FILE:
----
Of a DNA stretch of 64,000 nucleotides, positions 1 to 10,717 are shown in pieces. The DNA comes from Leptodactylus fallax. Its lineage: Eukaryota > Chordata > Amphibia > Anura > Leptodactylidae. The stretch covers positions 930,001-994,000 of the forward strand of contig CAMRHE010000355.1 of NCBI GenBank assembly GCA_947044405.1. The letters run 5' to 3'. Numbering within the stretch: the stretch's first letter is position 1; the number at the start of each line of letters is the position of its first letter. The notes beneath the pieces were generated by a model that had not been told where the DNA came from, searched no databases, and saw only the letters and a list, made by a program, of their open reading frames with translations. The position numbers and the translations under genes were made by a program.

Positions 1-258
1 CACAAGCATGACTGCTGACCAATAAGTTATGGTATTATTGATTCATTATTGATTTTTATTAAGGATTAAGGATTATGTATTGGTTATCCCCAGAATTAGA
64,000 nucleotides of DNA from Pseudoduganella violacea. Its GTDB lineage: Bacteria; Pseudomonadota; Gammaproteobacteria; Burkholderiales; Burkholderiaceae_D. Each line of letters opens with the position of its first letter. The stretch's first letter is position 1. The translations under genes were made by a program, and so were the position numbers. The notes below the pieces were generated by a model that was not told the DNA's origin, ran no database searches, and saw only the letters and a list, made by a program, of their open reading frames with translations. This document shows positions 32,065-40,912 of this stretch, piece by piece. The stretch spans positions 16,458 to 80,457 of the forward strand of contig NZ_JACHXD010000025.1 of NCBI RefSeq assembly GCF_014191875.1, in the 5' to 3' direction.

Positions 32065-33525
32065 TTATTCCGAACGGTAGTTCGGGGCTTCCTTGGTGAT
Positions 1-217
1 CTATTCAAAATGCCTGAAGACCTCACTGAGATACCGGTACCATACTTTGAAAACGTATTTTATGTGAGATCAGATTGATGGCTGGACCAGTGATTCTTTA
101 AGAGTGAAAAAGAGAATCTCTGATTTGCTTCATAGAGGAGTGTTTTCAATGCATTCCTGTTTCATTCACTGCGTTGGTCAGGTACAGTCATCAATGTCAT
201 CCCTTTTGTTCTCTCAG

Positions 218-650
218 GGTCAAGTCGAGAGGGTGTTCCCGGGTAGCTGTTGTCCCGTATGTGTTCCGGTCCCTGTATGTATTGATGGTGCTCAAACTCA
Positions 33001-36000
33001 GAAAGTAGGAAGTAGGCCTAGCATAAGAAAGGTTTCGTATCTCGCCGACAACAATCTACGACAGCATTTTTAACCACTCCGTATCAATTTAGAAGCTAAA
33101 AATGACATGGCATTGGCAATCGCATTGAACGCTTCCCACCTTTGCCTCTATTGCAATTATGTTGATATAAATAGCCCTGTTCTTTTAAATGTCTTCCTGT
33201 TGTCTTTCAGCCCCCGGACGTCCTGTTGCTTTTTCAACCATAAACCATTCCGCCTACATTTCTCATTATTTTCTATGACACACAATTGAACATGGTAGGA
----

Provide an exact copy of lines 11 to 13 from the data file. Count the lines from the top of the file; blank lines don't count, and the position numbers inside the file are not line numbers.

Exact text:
Positions 218-650
218 GGTCAAGTCGAGAGGGTGTTCCCGGGTAGCTGTTGTCCCGTATGTGTTCCGGTCCCTGTATGTATTGATGGTGCTCAAACTCA
Positions 33001-36000